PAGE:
I think there's a fair discussion to be had about how anonymous the data is, and something still irks me to this day about paying for a product and using my CPU power, storage, and bandwidth for their commercial gain, but I do agree with the GP somewhat that there's unreasonable paranoia about telemetry sent in this way in general. Personally I think there should be something more obvious in it for me if they want to collect this data - i.e. give me a free copy of your software if I'm a test subject and let me explicitly agree to that. Don't make me pay hundreds of pounds for software only to use my computing resources to profit off me even further without my knowledge or explicit consent.

A large part the reason I think that is because people seem to not care that every search they make, every site they visit, every service they use nowadays typically involves anonymous telemetry being connected (even if you block tracking cookies, your actions are still being tracked and measured server-side). People still use these services, yet when the same thing happens from an OS, or piece of installed software on a desktop, or phone, they suddenly take bigger issue with it, yet the data collected may be no less anonymous than the data they're handing over on a daily basis elsewhere.

Comment Re:your privacy for some magic beans (Score 2) 101

I thought the Echo Dot would be a fun thing to play with so I got them whilst they were cheap during Black Friday fortnight or however long they've managed to drag it out for now. I read that you can even order food through apps like Just Eat, but when I first used it I didn't really know you had to ask specific Just Eat commands.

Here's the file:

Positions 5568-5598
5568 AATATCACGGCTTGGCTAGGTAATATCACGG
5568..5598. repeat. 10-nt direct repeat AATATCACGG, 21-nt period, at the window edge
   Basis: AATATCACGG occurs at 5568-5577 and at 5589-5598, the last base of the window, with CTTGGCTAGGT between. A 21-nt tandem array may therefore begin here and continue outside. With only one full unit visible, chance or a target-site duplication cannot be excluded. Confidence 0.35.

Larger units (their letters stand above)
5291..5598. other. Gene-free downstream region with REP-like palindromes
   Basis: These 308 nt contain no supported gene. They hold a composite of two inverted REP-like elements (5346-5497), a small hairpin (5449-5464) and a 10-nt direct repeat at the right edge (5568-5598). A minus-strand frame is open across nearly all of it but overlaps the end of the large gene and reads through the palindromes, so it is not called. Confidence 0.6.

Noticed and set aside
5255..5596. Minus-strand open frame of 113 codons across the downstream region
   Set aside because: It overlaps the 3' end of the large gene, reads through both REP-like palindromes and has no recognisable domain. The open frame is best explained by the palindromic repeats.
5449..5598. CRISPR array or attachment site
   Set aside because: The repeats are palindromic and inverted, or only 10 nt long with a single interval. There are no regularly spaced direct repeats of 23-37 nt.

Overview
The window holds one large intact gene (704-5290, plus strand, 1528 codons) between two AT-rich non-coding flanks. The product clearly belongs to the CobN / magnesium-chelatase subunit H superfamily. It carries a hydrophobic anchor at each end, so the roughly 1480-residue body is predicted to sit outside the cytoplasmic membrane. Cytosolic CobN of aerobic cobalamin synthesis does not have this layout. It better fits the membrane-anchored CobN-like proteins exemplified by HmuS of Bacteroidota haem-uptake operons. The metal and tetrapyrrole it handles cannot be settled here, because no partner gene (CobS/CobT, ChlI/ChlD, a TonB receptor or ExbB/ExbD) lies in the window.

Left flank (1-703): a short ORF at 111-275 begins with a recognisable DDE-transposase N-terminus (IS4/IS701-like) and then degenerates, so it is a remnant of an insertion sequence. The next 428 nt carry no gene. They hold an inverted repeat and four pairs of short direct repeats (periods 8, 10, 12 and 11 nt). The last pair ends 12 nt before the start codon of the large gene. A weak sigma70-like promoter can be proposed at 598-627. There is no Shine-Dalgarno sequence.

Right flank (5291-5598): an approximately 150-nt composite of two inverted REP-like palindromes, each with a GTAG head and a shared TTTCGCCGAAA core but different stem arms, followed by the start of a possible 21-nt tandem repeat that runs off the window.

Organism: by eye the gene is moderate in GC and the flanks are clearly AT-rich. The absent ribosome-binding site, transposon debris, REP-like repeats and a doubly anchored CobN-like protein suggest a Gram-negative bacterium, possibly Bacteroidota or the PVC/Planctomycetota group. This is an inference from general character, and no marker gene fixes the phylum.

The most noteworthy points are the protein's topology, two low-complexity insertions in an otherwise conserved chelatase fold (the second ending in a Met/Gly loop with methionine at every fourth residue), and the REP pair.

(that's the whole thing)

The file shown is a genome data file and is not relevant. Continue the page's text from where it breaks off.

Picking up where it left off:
So imagine how disturbed I was when I said "Alexa, I'd like to order some food", and she replied "From your order history, I can see that you have ordered 12kg Dog Food. Is this what you want?". I shouted no, and I she repeated the same thing (I guess because we ordered the dogs different flavours they were treated as different products).

This is what they think of us, they think we should eat dog food, their path to making us subservient has already begun. I hope you like dried chicken and rice smooshed into brown dry kibbles, because it's all we're apparently going to be eating when they take over given that they apparently already view us as mere dogs.

Comment Re:It was a joke to begin with (Score 1) 278

I was teaching some students as part of a public / private partnership. Saw one of the results of this system, a big rolling cabinet full of computer equipment. It sat in a corner not being used since it really wasn't tied to the curriculum and the students were not that far along to appreciate it. Lot of money being spent not teaching 2nd graders.

Comment Re: Why can't this be detected (Score 1) 110

Many credit card companies simply don't care about fraud. If fraudulent charges happen, they reverse the charges (leaving the merchant out the cost of whatever was bought).

My identity was stolen and Capital One let the account get opened despite numerous red flags (starting with an incorrect mother's maiden name ). When I notified them of the fraud, they gave me the runaround and asked if the account was actually opened by my wife without telling me. Then, they stonewalled both me and the police to protect themselves.

Fraud is a minor inconvenience to credit card companies. Fixing the process would take them too much effort so they just deal with fraud as each case pops up.